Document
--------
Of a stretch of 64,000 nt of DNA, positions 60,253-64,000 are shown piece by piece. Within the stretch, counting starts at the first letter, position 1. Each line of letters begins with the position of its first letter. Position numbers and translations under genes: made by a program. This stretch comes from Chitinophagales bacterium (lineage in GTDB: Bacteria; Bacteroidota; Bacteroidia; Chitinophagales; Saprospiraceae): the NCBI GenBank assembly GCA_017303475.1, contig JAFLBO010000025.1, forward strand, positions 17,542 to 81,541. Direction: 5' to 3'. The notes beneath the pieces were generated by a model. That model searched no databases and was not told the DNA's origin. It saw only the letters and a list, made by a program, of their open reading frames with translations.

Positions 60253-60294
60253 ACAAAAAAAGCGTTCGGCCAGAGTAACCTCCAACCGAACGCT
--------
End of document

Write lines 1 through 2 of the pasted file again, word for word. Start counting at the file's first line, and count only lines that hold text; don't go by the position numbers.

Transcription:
Of a stretch of 64,000 nt of DNA, positions 60,253-64,000 are shown piece by piece. Within the stretch, counting starts at the first letter, position 1. Each line of letters begins with the position of its first letter. Position numbers and translations under genes: made by a program. This stretch comes from Chitinophagales bacterium (lineage in GTDB: Bacteria; Bacteroidota; Bacteroidia; Chitinophagales; Saprospiraceae): the NCBI GenBank assembly GCA_017303475.1, contig JAFLBO010000025.1, forward strand, positions 17,542 to 81,541. Direction: 5' to 3'. The notes beneath the pieces were generated by a model. That model searched no databases and was not told the DNA's origin. It saw only the letters and a list, made by a program, of their open reading frames with translations.

Positions 60253-60294